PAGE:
Everybody, save for some multilateral institutions, is bullish on the yearend report from the country’s economic managers, though that would be several months away. Barring an Intensity 7 earthquake, or Yolanda-scale winds savaging the economic centers, a 6.8 percent GDP growth appears to be a very conservative target. It could be 7 percent or higher. Across all economic sectors, enthusiasm and energy are the operative words.
The projection of the multilaterals of a 6.4 percent growth for this year appears pessimistic.
Even laymen can rattle off the reasons why.
The two-stop shop of the Philippine economy, the acronyms OFW and BPO, have been holding steady, which means consistently growing and defying all the premature prognostications of their entry into regression territory.
Mr Duterte’s big words on a manufacturing renaissance are music to blue collar ears like mine. The “renaissance” is good rhetoric but will not happen in the real world. The drivers are the two acronyms.
The BPO sector is unaffected by Mr. Trump’s nativist and protectionist rhetoric. All his tweets on rescinding trade agreements and bringing offshore jobs back to the US are as faulty as his doomed Trumpcare. The scary part on the BPO issue is India’s efforts to grab the network engineering and tech support jobs from the locals by bidding low. But the hopeful sign is this. After a BPO giant laid off more than 100 network engineers and support staff after an offer from an Indian tech company, all the more than 100 got better jobs, with pay increases of anywhere from P30,000 to P50,000 a month in their new jobs. The room for growth and the advancement opportunities for those with desired skill sets are amazing.
There is no reason to doubt the uber optimistic scenario written by the BPO people.
When the price of crude dropped to $30 per barrel or so several months ago, the scenario laid down by the naysayers was the collapse of the OFW remittances. Our OFWs answered back with steady, if not higher, remittances. Remittances this year will not only be better than last year. Even the hard currency sent via the informal channels not monitored by the BSP are expected to buy anywhere from $1 billion to $2.5 billion higher.
Talk about the indomitable spirit of the Filipino diasporas.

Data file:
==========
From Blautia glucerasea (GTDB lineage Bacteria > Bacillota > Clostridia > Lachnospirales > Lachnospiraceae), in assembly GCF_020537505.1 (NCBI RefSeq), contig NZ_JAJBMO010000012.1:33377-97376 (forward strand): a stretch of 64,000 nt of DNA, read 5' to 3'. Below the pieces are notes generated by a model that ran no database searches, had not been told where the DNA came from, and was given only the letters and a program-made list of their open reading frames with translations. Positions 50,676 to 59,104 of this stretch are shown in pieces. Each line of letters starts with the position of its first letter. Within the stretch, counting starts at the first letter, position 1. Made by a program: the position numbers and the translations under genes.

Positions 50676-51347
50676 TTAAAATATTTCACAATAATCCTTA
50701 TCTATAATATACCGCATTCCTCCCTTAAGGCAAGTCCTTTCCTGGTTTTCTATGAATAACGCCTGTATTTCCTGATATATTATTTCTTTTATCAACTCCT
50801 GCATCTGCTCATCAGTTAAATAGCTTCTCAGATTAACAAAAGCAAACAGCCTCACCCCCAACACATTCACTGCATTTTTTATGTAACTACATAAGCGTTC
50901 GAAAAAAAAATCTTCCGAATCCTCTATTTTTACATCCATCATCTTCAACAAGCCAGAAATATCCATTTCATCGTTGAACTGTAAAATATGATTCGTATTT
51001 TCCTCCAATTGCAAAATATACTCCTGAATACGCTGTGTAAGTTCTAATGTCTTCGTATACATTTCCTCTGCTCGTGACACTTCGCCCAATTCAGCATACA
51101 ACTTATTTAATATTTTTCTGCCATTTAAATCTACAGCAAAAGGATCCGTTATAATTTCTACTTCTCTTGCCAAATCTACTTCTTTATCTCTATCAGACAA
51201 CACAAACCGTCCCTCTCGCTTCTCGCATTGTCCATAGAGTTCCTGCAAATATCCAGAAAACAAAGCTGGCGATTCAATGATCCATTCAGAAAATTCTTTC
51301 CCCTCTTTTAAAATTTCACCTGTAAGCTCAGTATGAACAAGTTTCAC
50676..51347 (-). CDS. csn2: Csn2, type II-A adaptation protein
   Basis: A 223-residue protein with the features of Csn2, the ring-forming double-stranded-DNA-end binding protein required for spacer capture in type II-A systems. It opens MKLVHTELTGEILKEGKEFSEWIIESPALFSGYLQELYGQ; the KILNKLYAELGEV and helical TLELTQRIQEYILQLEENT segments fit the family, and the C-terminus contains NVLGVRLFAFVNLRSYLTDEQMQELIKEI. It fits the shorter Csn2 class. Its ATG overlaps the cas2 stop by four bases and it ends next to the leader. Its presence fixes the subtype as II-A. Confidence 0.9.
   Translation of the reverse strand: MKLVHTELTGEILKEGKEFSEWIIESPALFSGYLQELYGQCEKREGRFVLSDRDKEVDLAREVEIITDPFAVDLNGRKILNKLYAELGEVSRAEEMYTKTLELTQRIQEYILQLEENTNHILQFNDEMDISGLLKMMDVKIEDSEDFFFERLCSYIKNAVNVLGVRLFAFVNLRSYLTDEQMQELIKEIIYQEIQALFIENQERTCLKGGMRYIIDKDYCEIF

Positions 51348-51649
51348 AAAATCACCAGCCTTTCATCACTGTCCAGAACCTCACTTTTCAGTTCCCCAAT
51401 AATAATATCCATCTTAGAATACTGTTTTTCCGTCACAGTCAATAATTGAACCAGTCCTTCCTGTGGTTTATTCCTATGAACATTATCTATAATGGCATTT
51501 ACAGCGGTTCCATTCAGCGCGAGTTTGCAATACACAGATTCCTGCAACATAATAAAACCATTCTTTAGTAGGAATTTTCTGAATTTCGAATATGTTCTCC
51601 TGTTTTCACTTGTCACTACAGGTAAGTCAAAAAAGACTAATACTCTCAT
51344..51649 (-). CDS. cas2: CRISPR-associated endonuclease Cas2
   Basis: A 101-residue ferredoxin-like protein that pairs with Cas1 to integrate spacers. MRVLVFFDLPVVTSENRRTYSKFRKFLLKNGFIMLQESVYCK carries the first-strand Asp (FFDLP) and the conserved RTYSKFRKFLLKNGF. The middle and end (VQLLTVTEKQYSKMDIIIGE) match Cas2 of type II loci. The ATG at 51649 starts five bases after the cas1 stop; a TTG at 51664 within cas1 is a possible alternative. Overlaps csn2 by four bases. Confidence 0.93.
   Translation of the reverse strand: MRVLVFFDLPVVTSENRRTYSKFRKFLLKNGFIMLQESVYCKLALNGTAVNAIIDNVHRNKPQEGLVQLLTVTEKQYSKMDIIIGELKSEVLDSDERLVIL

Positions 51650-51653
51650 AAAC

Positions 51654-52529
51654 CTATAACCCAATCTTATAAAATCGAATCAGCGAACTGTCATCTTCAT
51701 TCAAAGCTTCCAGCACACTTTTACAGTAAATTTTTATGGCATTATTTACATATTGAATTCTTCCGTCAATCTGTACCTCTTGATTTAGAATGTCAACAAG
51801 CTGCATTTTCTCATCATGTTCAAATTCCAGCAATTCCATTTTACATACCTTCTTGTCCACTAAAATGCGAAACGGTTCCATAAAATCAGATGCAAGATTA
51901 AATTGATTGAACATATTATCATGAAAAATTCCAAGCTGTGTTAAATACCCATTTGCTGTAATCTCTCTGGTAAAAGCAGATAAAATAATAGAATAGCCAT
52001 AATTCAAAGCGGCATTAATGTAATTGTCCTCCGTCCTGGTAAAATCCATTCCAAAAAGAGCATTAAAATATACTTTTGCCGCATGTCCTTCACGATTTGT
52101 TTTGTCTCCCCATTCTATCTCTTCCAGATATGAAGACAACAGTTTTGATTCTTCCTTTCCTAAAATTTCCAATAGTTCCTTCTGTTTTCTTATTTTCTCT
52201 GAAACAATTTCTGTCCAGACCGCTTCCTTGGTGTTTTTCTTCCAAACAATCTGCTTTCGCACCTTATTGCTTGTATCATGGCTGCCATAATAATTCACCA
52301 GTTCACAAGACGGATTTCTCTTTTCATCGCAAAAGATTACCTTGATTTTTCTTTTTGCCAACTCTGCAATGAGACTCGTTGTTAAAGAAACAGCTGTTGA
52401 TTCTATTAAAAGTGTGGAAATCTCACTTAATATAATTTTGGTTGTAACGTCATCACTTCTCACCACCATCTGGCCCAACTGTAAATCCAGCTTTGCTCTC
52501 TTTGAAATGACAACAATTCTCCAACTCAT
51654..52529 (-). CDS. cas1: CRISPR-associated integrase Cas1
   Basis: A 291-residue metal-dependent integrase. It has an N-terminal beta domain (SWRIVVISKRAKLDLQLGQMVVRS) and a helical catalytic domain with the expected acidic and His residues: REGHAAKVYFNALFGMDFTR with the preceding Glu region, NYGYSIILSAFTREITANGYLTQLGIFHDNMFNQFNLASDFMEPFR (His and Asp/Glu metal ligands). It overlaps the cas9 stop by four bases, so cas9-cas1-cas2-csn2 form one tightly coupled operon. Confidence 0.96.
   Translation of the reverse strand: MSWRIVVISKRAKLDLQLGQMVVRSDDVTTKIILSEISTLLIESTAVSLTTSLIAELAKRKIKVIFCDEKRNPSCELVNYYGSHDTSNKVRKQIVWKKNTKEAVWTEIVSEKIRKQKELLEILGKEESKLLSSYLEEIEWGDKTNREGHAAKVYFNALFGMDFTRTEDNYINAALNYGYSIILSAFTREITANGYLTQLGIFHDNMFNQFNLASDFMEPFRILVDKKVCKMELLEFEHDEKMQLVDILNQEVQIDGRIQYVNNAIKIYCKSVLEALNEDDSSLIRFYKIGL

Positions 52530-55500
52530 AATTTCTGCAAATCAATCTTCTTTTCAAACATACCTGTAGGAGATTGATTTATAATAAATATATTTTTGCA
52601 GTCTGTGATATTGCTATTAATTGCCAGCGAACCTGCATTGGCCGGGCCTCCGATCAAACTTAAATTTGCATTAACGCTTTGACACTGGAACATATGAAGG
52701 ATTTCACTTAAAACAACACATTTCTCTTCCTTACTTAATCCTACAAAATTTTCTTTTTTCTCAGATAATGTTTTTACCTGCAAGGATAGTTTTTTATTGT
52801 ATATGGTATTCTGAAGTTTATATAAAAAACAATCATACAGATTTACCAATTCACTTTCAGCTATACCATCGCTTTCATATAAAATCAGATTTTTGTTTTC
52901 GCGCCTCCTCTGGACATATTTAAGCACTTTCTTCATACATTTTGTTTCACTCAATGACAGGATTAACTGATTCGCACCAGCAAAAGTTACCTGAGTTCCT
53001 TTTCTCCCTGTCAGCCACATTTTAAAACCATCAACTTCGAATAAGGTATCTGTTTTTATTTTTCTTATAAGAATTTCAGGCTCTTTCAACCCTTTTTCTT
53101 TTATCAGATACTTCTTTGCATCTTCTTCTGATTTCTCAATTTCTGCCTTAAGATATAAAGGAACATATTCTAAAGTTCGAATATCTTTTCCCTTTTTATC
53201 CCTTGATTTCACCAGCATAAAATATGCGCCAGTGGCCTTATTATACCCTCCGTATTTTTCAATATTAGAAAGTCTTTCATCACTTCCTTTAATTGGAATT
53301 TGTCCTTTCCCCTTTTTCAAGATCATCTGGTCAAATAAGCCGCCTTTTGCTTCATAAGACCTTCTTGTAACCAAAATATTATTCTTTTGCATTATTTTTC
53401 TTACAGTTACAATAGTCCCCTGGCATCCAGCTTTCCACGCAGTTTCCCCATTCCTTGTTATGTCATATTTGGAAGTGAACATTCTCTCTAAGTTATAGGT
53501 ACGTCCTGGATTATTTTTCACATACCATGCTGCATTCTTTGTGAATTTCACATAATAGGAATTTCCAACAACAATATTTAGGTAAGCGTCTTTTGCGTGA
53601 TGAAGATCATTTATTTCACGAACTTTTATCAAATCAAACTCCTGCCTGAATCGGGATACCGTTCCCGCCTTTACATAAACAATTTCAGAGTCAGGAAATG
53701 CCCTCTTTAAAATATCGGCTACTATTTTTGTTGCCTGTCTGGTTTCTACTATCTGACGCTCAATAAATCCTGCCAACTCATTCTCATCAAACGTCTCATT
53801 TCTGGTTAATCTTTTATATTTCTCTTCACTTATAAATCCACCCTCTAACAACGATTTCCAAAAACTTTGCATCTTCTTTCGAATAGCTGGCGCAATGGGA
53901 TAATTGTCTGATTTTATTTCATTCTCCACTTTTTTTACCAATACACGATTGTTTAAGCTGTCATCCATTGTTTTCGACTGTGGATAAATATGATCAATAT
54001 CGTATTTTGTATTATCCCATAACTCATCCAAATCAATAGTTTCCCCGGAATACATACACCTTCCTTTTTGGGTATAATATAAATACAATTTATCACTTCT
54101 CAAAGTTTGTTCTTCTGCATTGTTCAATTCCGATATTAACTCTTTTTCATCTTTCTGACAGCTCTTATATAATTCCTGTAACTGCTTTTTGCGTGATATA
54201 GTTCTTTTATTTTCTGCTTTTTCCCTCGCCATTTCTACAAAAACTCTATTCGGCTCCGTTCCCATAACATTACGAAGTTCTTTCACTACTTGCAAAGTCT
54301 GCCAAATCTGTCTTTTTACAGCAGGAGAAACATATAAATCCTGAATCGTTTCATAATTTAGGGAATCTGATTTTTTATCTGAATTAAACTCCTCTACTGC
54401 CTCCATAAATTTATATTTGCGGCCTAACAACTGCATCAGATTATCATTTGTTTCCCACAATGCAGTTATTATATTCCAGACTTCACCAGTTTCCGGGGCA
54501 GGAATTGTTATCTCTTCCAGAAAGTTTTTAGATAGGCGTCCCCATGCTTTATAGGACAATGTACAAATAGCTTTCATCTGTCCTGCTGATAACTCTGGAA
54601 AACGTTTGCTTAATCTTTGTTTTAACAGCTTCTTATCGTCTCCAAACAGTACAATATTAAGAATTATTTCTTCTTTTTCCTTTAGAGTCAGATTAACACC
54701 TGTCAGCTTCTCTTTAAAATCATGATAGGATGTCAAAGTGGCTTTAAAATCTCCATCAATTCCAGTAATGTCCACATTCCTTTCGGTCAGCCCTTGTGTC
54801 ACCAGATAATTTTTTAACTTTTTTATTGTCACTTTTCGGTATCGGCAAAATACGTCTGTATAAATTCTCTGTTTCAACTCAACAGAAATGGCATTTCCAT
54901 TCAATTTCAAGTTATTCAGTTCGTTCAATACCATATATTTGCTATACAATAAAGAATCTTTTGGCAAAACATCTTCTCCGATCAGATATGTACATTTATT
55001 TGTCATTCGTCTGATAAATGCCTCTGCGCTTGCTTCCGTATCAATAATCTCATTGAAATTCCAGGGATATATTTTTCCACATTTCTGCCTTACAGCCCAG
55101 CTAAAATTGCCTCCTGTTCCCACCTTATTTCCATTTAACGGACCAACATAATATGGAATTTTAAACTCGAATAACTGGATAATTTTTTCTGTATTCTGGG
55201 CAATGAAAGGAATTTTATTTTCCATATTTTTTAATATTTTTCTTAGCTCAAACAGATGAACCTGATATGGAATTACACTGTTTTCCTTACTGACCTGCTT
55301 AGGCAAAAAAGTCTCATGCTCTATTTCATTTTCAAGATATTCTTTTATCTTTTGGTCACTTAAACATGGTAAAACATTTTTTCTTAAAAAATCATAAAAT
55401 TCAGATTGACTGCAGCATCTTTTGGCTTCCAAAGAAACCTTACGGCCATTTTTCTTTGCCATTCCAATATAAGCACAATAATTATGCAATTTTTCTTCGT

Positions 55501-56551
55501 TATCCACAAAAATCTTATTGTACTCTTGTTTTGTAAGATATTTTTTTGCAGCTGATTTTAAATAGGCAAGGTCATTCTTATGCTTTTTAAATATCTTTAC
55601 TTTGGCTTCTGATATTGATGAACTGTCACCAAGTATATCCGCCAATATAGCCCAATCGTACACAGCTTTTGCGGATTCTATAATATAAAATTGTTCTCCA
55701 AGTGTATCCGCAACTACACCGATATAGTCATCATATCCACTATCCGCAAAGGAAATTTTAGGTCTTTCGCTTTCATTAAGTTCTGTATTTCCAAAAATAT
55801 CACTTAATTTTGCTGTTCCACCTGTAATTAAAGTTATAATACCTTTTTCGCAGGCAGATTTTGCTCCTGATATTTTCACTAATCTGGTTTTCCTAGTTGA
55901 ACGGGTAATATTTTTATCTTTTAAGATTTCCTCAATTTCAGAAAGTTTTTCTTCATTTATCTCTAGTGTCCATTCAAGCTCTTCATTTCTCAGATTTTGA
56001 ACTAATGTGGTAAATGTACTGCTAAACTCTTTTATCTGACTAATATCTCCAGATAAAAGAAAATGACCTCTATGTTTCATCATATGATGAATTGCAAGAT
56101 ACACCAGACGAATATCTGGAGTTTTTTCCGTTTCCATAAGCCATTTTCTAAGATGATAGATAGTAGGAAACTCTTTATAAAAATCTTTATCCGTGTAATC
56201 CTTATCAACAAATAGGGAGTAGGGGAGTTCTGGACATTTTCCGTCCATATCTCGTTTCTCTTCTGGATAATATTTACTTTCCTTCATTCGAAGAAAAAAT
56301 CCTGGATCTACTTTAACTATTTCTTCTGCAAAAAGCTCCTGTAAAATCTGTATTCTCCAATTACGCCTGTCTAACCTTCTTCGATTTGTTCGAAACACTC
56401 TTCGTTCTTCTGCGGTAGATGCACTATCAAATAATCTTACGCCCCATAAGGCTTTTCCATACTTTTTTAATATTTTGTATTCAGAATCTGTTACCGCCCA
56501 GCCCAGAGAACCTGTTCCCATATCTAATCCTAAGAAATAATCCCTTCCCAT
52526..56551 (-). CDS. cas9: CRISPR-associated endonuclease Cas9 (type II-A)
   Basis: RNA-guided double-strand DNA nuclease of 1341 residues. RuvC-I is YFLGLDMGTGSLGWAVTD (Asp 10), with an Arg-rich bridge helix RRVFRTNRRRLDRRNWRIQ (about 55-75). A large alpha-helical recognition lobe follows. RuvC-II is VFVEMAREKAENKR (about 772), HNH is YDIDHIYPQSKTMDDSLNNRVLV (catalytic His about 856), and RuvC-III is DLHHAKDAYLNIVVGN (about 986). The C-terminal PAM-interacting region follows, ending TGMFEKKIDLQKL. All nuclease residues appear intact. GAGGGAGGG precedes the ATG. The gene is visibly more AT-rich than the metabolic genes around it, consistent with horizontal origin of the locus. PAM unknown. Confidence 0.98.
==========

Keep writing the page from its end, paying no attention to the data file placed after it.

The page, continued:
Playing their roles as the gifts that keep on giving to the hilt, the two acronyms boost every sector across the board: retail, real estate, finance, tourism, education and the automotive industry. The predisposition of OFW and BPO families to spend (splurge is the term) is the infectious force that is behind the high level and sustained consumer spending. When the market is vibrant and there are no foolish policies that curb the enthusiasm, sustained GDP growth is the net result.
What truly astounds the outside world is that scoring high on GDP growth (we may be the best performer in Asia this year) has never been the agenda of Mr. Duterte. He is focused on his war on drugs, a bloody, determined resolution to wipe out every drug dealer in his country, and, if the drug addicts got in his way, so be it. Mr. Duterte, in the pursuit of his war, has been scornful of every person and entity that has been critical of his war.
Mr. Obama, Mr. Goldberg and Mr. Ban Ki Moon got the first salvo of Mr. Duterte’s cussing. When they were gone from the scene, it was the bishops and multilateral institutions (UN) and the foreign political entities, (the European Union, for example). In theory, such defiance of the world’s influential political and multilateral institutions is drag on the economy. Yet, the economy is unaffected, as if the Duterte administration were a master of compartmentalization – the tough words of the president are separate from the engine of the economy.
Something along this line is, indeed, what is happening. The economic policies are left to the economic team and Mr. Duterte, other than paying nominal paean to growth, is unconcerned about growth. Mr. Duterte has the fortune of having an economic team that is more orthodox, more conservative than Mr. Aquino’s.
The robust economy, in many ways, is Mr. Duterte’s way of exposing Mr. Aquino’s long play-acting as a so-called “technocrat-wonk.” Mr. Aquino’s leadership, it turned out, had nothing to do with six long years of growth. The combative Mr. Duterte, whose favorite sentence is “I will kill you,” is poised to achieve better growth charts than Mr. Aquino despite his lack of attention to achieving growth.
It turned out that a president can even theoretically do things to harm growth but the theoretical side will still be trumped by fundamentals such as the good showing of the two acronyms, OFW and BPO, the true economic drivers.
It is still premature to assume that, on the issue of growth, Mr. Duterte will score better than Mr. Aquino. But the overall bullishness — amid EJK and Mr. Duterte’s bombastic rhetoric and his lack of attention on economic issues — suggests that it was not Mr. Aquino’s policies and mantra of “GDP, GDP” that drove the growth during his six years in office.
Mr. Aquino just rode on the indomitable spirit of our global diasporas and the inexorable march of the BPO sector into a hard currency – generating tsunami.
Mr. Aquino, as DU30 has clearly demonstrated, was just playacting as a leader. The label “technocrat-wonk” was undeserved.